"All of the materials I use are rare or endangered," Shaak said. "The abalone and oyster pearl come from New Zealand, Japan, and Australia. The silver is mined in New Mexico. My bow tips are made from prehistoric mastodon tusks unearthed by glacier movement in Alaska. And the wood, pernambuco, which comes from Brazil, is illegal to sell or trade. People do trade it on the black market. Right now, people are hoarding logs of pernambuco, which makes the resource even rarer, drives up the price, and encourages poaching."
Elizabeth Shaak planting a pernambuco sapling in Brazil. Photo courtesy of Shaak archives.
Shaak has a personal stockpile of pernambuco wood which she bought in the 1980's, when imports were still legal. She has enough wood for two generations of bow making.
But she is also deeply involved in efforts to ensure that pernambuco wood will be available for many more generations to come.
"I belong to the International Pernambuco Conservation Initiative (IPCI). We're trying to show the Brazilian government that we can grow pernambuco as a sustainable crop, so that the black market can be stopped.
"A blank [a stick for a single bow] costs $200-$300 dollars, which is a phenomenal amount of money in Brazil. As you can see, a single tree could provide a lifetime's income for a Brazilian farmer. And pernambuco trees, which take about 30 years to mature, can grow in am mixed substrate. That means they can be mixed with other profitable crops, such as bananas, coffee, cocoa, and orchids. Potentially, farmed pernambuco could be a great asset to the economy of Brazil."
A Bow Maker's Business
Every summer, Shaak and twenty-five other makers from around the world attend the Violin Society of America's Oberlin Workshop for two weeks. She also attends American Federation of Violin and Bow Makers convention. This year it was in Washington, DC at the Smithsonian and Library of Congress. The other meeting she attends is the Violin Society of America annual convention. There is a competition every year, but no woman has ever won first prize in bow making. Hopefully, that will change soon. At bow conventions, Shaak observes the work of master bow makers and merging makers, and enjoys seeing their work develop over the years.
"Bow making as a career turns out to be three-part job," she said. "It's challenging to balance the time-consuming aspects of the business, such as research, paperwork, and reselling, with the time I need to make bows. I also spend time on maintenance and restoration, not to mention the work I do selling bows by other modern makers, as well as lower-priced bows for beginning and intermediate players."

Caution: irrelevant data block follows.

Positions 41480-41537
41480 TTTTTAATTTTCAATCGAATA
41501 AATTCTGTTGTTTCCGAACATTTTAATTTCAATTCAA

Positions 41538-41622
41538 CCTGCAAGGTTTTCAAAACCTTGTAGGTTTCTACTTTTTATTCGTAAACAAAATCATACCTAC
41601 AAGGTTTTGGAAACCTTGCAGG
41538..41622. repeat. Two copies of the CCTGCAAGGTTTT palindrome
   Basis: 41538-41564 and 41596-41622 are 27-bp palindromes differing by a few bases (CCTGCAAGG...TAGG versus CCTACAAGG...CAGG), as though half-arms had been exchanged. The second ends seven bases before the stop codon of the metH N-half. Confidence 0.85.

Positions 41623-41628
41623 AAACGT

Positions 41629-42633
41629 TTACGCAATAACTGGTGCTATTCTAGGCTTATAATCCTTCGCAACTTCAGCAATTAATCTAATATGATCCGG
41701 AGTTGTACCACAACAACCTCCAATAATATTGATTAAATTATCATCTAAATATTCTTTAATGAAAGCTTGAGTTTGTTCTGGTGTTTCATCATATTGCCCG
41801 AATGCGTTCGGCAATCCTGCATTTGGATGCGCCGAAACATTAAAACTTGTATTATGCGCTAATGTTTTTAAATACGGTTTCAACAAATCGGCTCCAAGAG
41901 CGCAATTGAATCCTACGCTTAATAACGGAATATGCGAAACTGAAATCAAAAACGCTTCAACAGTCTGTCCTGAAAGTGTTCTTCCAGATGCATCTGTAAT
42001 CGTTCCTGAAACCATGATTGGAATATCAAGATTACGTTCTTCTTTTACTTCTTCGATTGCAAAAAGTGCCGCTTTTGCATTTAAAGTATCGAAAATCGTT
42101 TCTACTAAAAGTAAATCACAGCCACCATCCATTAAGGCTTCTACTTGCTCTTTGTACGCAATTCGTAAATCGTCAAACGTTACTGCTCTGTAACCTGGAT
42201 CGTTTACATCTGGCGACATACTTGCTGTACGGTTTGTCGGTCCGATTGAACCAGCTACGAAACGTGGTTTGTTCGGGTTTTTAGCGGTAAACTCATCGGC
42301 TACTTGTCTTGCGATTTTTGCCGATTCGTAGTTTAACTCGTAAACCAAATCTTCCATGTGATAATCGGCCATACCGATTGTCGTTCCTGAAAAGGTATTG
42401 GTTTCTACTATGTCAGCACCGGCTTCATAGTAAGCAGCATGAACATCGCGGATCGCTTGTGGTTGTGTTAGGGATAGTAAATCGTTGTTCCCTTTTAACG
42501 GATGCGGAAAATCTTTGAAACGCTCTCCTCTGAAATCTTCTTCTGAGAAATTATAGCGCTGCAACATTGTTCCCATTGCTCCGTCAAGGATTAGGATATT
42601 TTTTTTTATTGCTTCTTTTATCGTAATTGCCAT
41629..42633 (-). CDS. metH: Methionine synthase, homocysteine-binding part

I asked Shaak if she had any advice for violinists shopping for bows.
"Usually, if people have a $1,000 budget, they'll spend most of it on the violin and use whatever's left over for the bow. But really, the split should be closer 50-50," she said. "The bow lends much of the sound to your instrument. It's much more important than people often make it out to be.
"For lower-end instruments, I recommend spending up to 50% of the price of the violin on the bow," she said. "For more expensive instruments, a quick rule of thumb is 25 percent (about $5,000 for a $20,000 violin.)"
For beginners, Shaak has found an excellent carbon fiber bow—Coda's electric bow, which sells for $325. For intermediate students, she often recommends a nickel-mounted Brazilian-made bow for about $500. An excellent Chinese bow, imported from Beijing sells for around $1000.
Her own bows, and those of the other modern makers she features in her shop, sell for $2000-$5000. She sells fine bows by established and emerging modern makers from about $2000. Her own bows begin at $3200.
Business is good enough that Shaak sometimes wishes she had a clone. But she is not looking for a partner, or even an assistant. "I know the traditional business model glorifies expansion, but I prefer a small business where I can connect with all of my customers, " she said.
"That word, connect, is the main point," she said. "My goal is to help a player connect more with their instrument. I enjoy the process of listening to them, and finding out what it is that they want to improve, what they are trying to accomplish in their playing. Helping them go through that process is the essence of being a bow maker."
"Bow making is an intuitive process. Sure, there are precise details to consider, particularly in the construction of the frog, where a 1/100th of a millimeter can make a huge difference," she said. "But there is also magic."
Nicely written, Caeli.